1

There is a server running sshd to force all its connecting users into using chrooted SFTP. Everything is working fine so far.

I would like to have user root being able to log in using pubkey authentication, but whenever I try to "exclude" user root from being forced into SFTP every other is excluded as well.

Port 22
Protocol 2
HostKey /etc/ssh/ssh_host_rsa_key
HostKey /etc/ssh/ssh_host_dsa_key
HostKey /etc/ssh/ssh_host_ecdsa_key
HostKey /etc/ssh/ssh_host_ed25519_key
UsePrivilegeSeparation yes

KeyRegenerationInterval 3600
ServerKeyBits 1024

SyslogFacility AUTH
LogLevel INFO

LoginGraceTime 120
PermitRootLogin without-password
StrictModes yes

RSAAuthentication yes
PubkeyAuthentication yes

IgnoreRhosts yes
RhostsRSAAuthentication no
HostbasedAuthentication no

PermitEmptyPasswords no

ChallengeResponseAuthentication no

X11Forwarding yes
X11DisplayOffset 10
PrintMotd no
PrintLastLog yes
TCPKeepAlive yes

AcceptEnv LANG LC_*

Subsystem sftp internal-sftp

UsePAM yes

#Match User !root
        ChrootDirectory %h
        ForceCommand internal-sftp
        AllowTcpForwarding no

This configuration is working as expected, but as soon as I enable the Match-rule near end of file everyone is able to log into regular shell via SSH.

...
Match User !root
        ChrootDirectory %h
        ForceCommand internal-sftp
        AllowTcpForwarding no

Forcing into chrooted SFTP works for all users or for no one. Either I'm misunderstanding what Match is good for - and all three listed rules are part of subset supported in context of Match as well - or it's just failing to handle negated criteria. I even tried to replace root with name of non-root user to no avail: every other user is capable of logging in as soon as the rule is enabled. What is it?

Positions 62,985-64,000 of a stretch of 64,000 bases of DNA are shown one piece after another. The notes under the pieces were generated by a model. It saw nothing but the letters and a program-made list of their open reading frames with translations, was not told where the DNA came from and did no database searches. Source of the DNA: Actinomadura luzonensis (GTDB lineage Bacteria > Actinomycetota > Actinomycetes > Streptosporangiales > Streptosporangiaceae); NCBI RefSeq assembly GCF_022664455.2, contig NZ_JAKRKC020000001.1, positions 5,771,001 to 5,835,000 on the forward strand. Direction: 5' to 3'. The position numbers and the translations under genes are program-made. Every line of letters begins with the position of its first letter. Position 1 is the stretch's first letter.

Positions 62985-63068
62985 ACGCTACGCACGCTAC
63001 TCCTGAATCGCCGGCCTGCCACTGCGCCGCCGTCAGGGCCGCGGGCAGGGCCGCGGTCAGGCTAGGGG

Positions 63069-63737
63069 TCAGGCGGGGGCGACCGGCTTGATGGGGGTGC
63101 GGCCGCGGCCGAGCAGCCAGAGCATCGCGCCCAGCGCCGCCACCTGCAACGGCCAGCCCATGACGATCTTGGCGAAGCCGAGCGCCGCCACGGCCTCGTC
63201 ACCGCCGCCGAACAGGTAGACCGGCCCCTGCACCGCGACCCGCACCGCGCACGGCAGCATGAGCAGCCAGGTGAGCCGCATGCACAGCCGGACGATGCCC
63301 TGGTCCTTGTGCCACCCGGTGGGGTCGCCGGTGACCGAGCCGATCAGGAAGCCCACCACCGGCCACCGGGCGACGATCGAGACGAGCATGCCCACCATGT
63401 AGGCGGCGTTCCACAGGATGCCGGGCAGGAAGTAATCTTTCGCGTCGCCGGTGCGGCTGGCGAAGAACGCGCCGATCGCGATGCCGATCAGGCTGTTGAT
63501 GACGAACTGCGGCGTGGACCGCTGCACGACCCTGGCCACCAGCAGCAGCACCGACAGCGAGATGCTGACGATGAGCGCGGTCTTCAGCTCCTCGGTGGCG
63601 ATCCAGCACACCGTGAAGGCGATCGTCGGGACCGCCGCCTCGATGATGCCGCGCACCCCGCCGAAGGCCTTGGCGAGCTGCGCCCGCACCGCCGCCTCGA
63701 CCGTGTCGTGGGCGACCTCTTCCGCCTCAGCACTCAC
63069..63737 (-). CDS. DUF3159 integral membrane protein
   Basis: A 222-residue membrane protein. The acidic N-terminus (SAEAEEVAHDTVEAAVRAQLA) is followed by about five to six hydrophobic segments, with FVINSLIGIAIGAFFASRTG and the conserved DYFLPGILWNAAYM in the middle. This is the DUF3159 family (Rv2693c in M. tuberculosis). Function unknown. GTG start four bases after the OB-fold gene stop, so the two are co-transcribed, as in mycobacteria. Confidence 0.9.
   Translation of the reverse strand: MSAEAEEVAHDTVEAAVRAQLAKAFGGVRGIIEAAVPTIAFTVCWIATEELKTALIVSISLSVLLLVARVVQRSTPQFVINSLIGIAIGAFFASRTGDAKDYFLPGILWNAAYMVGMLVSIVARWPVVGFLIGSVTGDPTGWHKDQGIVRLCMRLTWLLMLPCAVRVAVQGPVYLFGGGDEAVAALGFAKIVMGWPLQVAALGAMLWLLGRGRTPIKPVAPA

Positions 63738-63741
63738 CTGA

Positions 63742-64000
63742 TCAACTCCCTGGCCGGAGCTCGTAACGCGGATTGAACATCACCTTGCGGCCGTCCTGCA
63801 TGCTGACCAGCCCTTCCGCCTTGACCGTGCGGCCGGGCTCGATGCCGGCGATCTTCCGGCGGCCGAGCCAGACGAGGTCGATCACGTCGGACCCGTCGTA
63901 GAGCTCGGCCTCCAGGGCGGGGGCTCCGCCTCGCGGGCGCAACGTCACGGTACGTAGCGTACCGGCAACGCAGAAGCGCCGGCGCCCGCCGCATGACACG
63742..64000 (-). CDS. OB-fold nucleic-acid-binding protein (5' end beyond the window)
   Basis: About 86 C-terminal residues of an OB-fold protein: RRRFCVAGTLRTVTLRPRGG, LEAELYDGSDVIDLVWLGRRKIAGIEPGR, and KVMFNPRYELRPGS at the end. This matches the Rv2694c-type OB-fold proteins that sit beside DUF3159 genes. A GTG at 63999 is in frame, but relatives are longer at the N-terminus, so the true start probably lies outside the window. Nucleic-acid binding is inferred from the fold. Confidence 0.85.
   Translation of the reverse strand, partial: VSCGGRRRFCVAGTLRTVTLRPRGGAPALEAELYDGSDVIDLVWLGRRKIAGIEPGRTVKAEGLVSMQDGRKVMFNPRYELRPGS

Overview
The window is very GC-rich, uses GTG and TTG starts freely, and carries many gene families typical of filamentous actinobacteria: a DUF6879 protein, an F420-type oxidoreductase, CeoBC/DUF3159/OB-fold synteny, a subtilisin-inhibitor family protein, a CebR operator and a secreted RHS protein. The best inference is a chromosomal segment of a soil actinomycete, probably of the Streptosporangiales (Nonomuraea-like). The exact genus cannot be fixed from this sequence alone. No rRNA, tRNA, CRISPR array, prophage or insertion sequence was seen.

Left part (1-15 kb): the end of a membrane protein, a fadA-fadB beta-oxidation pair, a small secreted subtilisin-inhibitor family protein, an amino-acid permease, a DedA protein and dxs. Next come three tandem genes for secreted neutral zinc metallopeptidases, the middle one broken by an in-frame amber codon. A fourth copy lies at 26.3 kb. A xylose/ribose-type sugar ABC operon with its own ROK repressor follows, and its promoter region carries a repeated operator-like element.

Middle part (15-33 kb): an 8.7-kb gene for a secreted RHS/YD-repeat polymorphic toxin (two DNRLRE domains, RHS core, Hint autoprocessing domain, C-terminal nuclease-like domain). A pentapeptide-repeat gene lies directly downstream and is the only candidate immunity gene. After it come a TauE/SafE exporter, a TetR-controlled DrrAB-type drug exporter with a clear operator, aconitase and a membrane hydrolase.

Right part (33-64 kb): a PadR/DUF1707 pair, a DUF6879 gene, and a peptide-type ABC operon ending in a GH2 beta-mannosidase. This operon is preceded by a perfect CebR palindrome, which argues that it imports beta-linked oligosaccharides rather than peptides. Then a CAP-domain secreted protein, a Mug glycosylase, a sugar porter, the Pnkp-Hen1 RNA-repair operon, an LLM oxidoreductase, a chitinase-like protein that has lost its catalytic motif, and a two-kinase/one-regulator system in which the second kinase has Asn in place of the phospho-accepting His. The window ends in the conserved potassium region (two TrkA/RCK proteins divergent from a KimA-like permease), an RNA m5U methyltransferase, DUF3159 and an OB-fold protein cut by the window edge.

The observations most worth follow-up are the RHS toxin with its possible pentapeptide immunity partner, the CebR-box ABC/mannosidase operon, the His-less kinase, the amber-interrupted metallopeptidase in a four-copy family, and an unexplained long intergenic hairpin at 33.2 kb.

FWIW, I was observing sort of "confusing" log output as well when logging in as non-root user:

Nov 12 22:39:06 host sshd[8687]: Accepted password for nonroot from 78.254.70.12 port 54988 ssh2
Nov 12 22:39:06 host sshd[8687]: pam_unix(sshd:session): session opened for user nonroot by (uid=0)

The confusion is due to using privilege separation and having uid=0 opening a session for nonroot user. However, I assume this is basically intended behaviour for uid=0 is required to create processes on behalf of other users. But is this somehow messing with the test of being root or not!?

0

Well, had a look into the code and must admit, Match doesn't work as expected, but it's possible. According to the code a conditional block started by Match User

  1. must have a positive test to match. (src) (src)
  2. can be negated to limit some additionally provided positive test, only:

    Match User @a,!b

    would cause that any user in group a would satisfy the condition except for user b.

Thus testing !root alone doesn't help:

  1. The test fails for user root as expected.
  2. But due to the lack of any positive test it is failing for any other user as well.

To fix this the negated test must be combined with a positive test basically matching any user first:

Match User *,!root

2
  • isn't it a due reason to file a bug? – poige Nov 13 '19 at 15:38
  • Well, it depends ... I think it's not a bug but intended behaviour, which happens to be documented rather poorly. Apart from that I have a sufficient number of filed open issues for many different applications so I can spare to have another one requiring some discussion. ;) – Thomas Urban Nov 13 '19 at 16:58

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